Personally, I came into this genre because of Suze Brockman’s Jules Cassidy and Robin Chadwick. I was HOOKED.



langley2.jpgJL Langley:  Well I have to cast my vote with Josh and LB.  I think it started out with female fans due to the publishers.  The publishers, with the exception of MLR,  started out in erotic romance which is marketed towards women.  It’s just recently that men have discovered gay romance.  You wouldn’t believe the amount of email I get from men telling me they had no idea that there was gay romance.  As to why women like it, I think the others said it better than I could.  I must say though I see the trend heading toward more men reading it.  I get as many emails from men as women and something I’ve noticed is as a general rule my female readers are ebook readers and my male readers tend to be print readers.




(Find out more about these authors by clicking on thier names for links to their web sites. Also check out excerpts of their books on our book page. )

This morning we’re giving away a copy of K.A. Mitchell’s  COLLISION COURSE to and JLLangley’s THE ENGLOR AFFAIR to two random posters.

tncollisioncourse.jpglangley3.jpg

23 Responses to “QUESTION #4 M/M Authors Roundtable Discussion – Why do you think so many women are drawn to M/M romance? Or do you care?”

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  1. Sarah
    on Feb 23rd, 2009
    @ 12:42 am

    All interesting answers and I have to agree wholeheartedly with Jet – it might just be a fascination with men! 😀


  2. Renee
    on Feb 23rd, 2009
    @ 1:17 am

    I read both m/f and m/m romance. I enjoy reading about romance heroines as much as I enjoy reading about m/m protags. However, there are different things these genres bring to the table.

    One difference I see between m/m and m/f romance that makes m/m interesting to me is the different dynamic between the protags. Since gender difference and traditional power relationships are removed from the equation in m/m, there’s the feeling (when I read it) of, “Where do they go from here?” I find that really interesting. Any two people (regardless of gender) are going to have power dynamics and issues between them, but this issue is not one of them.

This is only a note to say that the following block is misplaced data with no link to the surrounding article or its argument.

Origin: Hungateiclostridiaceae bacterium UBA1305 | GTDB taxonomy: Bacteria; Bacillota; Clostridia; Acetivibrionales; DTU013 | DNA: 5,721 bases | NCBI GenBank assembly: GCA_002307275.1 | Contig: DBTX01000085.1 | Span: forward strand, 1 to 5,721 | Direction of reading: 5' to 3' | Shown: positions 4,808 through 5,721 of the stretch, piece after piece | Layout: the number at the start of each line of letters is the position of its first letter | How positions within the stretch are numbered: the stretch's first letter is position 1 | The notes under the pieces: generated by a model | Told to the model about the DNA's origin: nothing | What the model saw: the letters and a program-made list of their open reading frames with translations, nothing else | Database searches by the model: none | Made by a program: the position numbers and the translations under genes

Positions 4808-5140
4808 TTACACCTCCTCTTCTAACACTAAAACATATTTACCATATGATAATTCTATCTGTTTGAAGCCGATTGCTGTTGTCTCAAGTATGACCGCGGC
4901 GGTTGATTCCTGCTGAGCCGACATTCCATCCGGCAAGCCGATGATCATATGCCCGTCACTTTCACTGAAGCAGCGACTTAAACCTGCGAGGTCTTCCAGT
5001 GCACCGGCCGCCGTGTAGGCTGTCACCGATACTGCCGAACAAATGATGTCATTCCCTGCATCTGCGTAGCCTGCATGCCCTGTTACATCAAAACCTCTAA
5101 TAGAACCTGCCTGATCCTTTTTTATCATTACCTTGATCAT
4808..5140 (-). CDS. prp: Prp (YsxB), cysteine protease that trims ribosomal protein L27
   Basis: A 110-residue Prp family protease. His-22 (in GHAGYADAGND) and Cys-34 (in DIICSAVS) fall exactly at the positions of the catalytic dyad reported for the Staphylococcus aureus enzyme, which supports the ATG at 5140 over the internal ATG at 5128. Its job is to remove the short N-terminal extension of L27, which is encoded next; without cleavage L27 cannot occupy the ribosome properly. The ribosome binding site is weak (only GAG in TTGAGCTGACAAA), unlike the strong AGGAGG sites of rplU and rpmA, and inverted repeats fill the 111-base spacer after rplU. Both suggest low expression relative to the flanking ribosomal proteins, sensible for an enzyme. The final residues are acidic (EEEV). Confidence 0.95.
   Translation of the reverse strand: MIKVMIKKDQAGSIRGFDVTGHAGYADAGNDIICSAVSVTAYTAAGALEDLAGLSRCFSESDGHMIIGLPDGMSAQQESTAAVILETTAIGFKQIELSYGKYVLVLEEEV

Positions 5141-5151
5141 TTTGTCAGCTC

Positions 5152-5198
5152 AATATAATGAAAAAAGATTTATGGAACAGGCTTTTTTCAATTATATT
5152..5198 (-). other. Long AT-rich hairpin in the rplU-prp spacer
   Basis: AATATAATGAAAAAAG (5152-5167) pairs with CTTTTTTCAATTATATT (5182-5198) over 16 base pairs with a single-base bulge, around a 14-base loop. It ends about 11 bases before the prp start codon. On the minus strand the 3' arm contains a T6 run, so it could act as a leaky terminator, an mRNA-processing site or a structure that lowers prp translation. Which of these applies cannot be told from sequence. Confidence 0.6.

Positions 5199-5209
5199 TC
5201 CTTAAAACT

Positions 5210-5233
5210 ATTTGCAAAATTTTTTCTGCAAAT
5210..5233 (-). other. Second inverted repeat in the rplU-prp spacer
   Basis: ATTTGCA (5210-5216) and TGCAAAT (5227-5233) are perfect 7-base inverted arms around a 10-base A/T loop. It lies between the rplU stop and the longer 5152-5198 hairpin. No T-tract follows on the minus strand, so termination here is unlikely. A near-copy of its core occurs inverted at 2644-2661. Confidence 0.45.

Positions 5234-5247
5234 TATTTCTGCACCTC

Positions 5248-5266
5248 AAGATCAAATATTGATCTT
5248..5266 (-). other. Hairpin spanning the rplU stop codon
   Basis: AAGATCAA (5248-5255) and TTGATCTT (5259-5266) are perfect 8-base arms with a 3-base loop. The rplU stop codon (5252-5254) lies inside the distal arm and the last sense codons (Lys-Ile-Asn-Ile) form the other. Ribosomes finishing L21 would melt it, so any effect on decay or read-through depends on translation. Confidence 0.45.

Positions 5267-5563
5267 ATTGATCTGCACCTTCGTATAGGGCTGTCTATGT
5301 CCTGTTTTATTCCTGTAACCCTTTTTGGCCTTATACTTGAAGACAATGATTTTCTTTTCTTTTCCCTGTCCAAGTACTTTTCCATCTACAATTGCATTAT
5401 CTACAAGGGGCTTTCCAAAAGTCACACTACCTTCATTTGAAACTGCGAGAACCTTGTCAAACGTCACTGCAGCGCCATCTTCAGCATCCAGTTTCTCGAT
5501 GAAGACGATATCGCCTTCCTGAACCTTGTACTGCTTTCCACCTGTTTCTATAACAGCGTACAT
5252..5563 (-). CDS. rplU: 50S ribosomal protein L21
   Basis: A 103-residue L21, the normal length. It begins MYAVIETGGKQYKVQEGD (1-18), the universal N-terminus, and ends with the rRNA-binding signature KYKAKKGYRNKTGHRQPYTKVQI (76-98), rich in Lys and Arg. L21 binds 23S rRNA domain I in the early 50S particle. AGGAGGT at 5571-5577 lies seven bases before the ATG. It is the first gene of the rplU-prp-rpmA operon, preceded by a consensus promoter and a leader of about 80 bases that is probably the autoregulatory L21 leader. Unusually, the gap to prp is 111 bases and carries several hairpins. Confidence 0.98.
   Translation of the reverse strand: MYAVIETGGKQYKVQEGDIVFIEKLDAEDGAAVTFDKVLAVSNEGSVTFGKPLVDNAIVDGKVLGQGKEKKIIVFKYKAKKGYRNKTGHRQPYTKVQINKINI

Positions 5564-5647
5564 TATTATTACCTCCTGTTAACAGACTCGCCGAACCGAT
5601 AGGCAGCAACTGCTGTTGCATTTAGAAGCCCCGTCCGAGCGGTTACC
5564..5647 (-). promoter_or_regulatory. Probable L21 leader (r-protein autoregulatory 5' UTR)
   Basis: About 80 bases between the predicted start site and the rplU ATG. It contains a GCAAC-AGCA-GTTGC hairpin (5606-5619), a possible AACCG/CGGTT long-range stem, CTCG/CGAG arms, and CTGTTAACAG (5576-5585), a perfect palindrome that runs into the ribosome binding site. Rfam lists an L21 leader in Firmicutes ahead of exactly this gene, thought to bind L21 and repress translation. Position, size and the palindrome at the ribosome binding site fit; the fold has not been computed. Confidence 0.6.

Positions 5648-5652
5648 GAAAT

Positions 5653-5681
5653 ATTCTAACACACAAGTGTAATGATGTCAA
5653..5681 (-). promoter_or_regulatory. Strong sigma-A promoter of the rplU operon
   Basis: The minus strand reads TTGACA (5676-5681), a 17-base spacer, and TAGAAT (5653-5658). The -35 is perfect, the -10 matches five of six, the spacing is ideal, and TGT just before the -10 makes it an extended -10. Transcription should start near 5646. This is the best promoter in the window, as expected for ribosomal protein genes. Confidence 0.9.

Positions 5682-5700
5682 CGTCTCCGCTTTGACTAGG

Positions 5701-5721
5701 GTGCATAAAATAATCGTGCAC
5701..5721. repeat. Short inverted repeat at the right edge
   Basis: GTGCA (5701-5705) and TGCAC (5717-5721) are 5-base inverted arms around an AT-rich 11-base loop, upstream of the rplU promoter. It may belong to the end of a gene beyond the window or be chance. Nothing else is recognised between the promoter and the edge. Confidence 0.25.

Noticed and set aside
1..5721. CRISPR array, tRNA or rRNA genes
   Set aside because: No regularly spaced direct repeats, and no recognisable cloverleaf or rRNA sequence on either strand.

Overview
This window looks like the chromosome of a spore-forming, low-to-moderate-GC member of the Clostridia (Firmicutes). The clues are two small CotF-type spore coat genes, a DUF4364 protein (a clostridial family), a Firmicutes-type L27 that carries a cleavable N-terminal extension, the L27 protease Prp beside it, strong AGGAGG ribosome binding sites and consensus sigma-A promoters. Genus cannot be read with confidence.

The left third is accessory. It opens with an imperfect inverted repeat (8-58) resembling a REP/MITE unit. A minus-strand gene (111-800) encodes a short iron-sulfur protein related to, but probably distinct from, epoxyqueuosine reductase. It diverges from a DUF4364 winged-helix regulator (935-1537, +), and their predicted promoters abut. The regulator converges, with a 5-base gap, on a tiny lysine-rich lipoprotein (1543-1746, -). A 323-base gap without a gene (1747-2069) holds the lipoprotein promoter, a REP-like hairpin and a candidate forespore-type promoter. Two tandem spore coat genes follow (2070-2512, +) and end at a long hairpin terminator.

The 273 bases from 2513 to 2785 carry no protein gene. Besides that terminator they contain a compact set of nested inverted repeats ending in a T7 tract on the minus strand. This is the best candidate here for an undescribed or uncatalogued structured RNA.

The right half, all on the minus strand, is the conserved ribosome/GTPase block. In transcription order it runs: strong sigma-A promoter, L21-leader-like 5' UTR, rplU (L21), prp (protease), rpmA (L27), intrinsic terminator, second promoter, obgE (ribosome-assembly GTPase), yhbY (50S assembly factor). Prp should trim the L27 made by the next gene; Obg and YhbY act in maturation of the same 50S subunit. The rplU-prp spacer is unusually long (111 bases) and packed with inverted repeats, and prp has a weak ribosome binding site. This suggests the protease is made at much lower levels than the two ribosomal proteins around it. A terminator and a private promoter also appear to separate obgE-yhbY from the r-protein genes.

I love what Jamie said about slash fic. I haven’t read any, but I might do some late night trolling thru the webs for it, now.


  3. Erotic Horizon
    on Feb 23rd, 2009
    @ 2:25 am

    I read across all genre and once i was introduce to M/M a few years ago, i have never looked back. all the above resonate with me and i hope author never stop pumping out those fantastic m/m romances.


  4. Stacy ~
    on Feb 23rd, 2009
    @ 3:51 am

    When I read my first m/m story, it was because of the forbidden factor, not so much me reading a m/m story, but the characters’ situation. I admit, one of my favorite plotlines is the forbidden factor, and that’s in any kind of romance. And okay, I’ll admit it, their encounters were rougher, wilder, and very earthy. That totally appealed to me. Mix that in with a love story, and you’ve got me.

    K.A. mentions that a lot of readers feel they can’t connect with the heroines in many of today’s f/m stories, and after giving it some thought, I realize that in many instances, that’s true for me. Most especially in paranormals where the heroine is a kick-ass warrior with a horrible past, but it’s also happened in contemporaries, when the heroine is too perfect: she’s beautiful, smart, understanding, brave, and the essential male fantasy, all roled into one. I can’t connect to a character like that, no matter how likeable she may be.

    LB keeps mentioning Jules & Robin and I have to again agree. Suz wrote some of the hottest, most moving scenes between these two characters; she totally put me through the emotional wringer. And I loved her for it. The fact that it was a romance between two guys didn’t bother me one bit. In fact I completely loved it. I was so, so happy when Jules, this amazing guy, got his HEA. It was, and still is, a beautiful love story. Period.


  5. Kris
    on Feb 23rd, 2009
    @ 4:05 am

    I was a bit like Stacy. I read my first m/m because it was a little naughty, but there was also a large dose of WTF involved.